There have been dramatic increases in educational attainment in Brazil over the last half century. These increases have been especially rapid for women who are, today, better educated than men. The importance of the education and income of mothers and fathers in explaining this growth is explored. Relative to paternal education, maternal education has a bigger impact on schooling of children and it has a bigger impact on education of daughters, relative to sons. In contrast, paternal education has a bigger impact on schooling of sons relative to daughters. One explanation for these differences is that parents do not pool incomes when allocating household resources. That hypothesis is tested by comparing the differential impact of maternal income on schooling of her daughters relative to her sons with differences in the impact of paternal income on the education of his sons relative to his daughters. After controlling for a household fixed effect, these "differences-in-differences" are significant indicating that income-pooling is not consistent with the data.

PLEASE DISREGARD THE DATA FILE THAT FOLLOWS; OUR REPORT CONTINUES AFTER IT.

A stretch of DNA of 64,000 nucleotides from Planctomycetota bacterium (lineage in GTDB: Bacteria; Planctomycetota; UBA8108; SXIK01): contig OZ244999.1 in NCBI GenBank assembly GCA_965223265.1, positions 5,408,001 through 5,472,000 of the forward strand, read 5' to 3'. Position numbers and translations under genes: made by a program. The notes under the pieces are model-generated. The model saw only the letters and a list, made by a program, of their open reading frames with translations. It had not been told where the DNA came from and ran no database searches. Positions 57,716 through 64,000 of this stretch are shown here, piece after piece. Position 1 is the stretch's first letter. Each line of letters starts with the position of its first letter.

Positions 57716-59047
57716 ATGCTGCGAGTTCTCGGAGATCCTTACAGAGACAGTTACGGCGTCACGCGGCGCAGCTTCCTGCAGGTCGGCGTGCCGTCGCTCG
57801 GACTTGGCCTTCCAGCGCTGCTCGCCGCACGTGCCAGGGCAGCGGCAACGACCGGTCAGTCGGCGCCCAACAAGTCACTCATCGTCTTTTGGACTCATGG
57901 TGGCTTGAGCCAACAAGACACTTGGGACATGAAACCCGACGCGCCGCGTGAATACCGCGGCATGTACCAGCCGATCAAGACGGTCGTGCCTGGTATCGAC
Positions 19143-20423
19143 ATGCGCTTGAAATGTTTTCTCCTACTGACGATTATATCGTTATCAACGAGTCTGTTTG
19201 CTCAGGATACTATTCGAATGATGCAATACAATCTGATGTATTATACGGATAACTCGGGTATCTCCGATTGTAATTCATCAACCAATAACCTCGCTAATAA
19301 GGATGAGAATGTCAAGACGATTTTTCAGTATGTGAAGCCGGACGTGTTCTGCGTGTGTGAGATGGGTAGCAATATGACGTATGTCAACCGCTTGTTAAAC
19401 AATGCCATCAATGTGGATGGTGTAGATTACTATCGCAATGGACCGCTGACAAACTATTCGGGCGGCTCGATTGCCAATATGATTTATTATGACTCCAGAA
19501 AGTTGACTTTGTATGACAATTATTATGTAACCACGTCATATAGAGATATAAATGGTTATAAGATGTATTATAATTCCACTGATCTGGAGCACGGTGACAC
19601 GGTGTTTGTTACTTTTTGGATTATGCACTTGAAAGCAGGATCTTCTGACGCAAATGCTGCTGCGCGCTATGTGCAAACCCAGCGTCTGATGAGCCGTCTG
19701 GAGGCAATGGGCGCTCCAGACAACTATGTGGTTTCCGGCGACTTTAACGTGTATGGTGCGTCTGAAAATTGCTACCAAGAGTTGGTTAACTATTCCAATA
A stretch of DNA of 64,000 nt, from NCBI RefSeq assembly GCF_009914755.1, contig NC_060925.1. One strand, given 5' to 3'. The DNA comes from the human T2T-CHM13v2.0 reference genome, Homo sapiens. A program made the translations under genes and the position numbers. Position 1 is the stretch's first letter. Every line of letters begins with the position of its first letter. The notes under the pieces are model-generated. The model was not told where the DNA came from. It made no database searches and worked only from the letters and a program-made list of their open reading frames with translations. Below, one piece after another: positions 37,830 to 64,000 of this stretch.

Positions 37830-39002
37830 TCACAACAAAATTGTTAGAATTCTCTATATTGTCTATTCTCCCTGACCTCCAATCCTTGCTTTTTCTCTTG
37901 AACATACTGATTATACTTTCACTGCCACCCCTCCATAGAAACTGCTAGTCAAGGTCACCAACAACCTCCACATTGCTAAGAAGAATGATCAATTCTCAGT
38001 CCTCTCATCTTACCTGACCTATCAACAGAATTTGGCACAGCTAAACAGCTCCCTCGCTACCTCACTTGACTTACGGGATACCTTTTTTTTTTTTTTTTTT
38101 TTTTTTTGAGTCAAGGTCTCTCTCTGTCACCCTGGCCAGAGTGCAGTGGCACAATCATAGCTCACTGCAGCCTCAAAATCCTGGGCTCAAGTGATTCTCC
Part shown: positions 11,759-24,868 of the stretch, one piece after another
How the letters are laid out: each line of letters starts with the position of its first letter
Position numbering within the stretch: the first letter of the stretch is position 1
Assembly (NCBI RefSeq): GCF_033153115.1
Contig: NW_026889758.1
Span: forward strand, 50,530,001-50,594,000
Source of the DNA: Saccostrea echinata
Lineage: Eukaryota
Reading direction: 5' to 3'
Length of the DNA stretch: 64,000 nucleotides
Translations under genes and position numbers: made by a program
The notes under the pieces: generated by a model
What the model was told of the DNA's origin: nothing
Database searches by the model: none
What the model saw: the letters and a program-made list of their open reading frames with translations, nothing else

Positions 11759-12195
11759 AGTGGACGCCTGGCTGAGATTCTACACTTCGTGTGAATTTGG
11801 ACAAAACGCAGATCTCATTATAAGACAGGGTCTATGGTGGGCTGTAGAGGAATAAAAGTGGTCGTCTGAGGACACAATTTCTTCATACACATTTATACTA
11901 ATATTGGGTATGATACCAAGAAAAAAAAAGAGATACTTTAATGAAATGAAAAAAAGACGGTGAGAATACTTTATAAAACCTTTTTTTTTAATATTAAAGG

Thomas, Duncan, Robert F. Schoeni, and John Strauss, Parental Investments in Schooling: The Roles of Gender and Resources in Urban Brazil. Santa Monica, CA: RAND Corporation, 1996. https://www.rand.org/pubs/drafts/DRU1303.html.
Thomas, Duncan, Robert F. Schoeni, and John Strauss, Parental Investments in Schooling: The Roles of Gender and Resources in Urban Brazil, Santa Monica, Calif.: RAND Corporation, DRU-1303-NICHD, 1996. As of June 22, 2022: https://www.rand.org/pubs/drafts/DRU1303.html